After checking these and other criteria and eliminating all invalid primer candidates, we perform a pruning step on the remaining set of valid candidates, a step which reduces the overall algorithm time by several orders of magnitude. In a long, conserved region, it is possible to suggest a large number of good primers which overlap. Rather than keeping all such overlapping, for a great part essentially identical, primer candidates, we only keep the superior ‘representatives’, i.e. if two primer candidates overlap by more than some threshold (which is 10 nt by default but may be set by the user), and one is better than the other in all aspects, the inferior one is thrown out. If not, both are kept.

Those primers (alignment subsections) that pass the second filter are turned into actual primer (consensus) sequences with ambiguity codes in any mismatch column positions. The third and final filter now operates on primer pairs by considering all two-primer combinations. Each pair is checked following all remaining criteria for primer pair validity. Pairing two individual primer candidates means assigning to them an orientation, so now we can check the 3′ end tail for degeneracy and high AT content. We can also check that at least one of the primers has at least a certain distance to the closest intron (to ensure unique identification of the PCR product), the estimated PCR product length and that the primer melting temperatures are not too different.

In general, some of the PriFi's criteria are exclusive: a primer (pair) not meeting these criteria is discarded. Other criteria are graduated. Primer pairs are scored (rewarded/penalized) according to a number of such criteria, each with an optimum value that may be modified by the user. They include: primer distance to nearest intron, AT content in the 3′ end tail, average number of sequences in the alignment subsection which the primer is based on, degeneracy, melting temperature and others. Evaluation of self-complementarity is currently not supported. While we took inspiration from (2), PriFi is first and foremost an attempt to capture the, to some extent, intuitive yet successful practice of our laboratory for primer design, and here, self-complementarity is not taken into account (see Results).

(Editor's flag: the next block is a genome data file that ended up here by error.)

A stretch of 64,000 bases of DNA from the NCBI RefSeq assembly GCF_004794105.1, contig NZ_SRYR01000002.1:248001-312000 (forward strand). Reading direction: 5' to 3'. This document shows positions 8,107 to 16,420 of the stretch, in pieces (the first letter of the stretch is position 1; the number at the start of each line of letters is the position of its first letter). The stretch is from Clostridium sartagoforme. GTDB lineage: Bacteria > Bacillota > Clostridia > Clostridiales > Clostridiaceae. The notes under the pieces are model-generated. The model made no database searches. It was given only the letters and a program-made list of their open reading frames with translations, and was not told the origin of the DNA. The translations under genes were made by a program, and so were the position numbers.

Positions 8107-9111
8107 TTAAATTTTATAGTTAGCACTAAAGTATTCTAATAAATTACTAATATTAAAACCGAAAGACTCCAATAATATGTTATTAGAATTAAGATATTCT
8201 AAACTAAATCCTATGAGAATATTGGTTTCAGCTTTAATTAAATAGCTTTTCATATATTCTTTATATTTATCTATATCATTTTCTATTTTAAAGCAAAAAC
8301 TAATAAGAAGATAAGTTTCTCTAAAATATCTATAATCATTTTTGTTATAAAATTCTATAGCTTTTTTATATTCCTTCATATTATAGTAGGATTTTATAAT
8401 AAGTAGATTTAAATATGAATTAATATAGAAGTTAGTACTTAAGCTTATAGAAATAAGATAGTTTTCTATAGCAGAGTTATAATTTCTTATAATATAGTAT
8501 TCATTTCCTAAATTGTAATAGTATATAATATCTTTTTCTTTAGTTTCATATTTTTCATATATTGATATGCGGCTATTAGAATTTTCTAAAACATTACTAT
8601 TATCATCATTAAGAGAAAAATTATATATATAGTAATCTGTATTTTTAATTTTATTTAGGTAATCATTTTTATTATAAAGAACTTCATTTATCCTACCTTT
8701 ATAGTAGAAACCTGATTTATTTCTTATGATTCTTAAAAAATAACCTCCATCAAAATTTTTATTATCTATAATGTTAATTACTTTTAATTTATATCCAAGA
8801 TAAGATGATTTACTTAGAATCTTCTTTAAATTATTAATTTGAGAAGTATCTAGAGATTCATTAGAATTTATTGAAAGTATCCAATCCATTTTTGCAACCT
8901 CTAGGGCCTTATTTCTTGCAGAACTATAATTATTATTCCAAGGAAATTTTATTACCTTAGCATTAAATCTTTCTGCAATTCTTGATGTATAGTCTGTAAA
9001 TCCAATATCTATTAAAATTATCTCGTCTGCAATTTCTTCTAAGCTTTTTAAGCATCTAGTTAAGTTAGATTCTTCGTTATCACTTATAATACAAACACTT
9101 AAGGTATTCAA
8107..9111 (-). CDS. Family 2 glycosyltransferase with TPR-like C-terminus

The third filter discards all invalid primer pairs (Figure 2), tallies the scores of the valid pairs and ranks them. Four of the top primer pairs are reported. However, the four highest ranking pairs are typically combinations of the same two or three forward and reverse primers, so to avoid redundancy and promote diversity among the suggested primer pairs, we report primer pairs following this strategy. First, the overall best scoring pair is reported. Then, the highest scoring pair whose primers do not overlap by more than a certain number of nucleotides (default 10) with the already reported pair is reported, and so forth. Moreover, if one of the primers in a pair overlaps with two of the primers already reported, this pair is not reported.

A primer report lists the forward and reverse primers and their characteristics, and specifies the obtained score. Here is an example: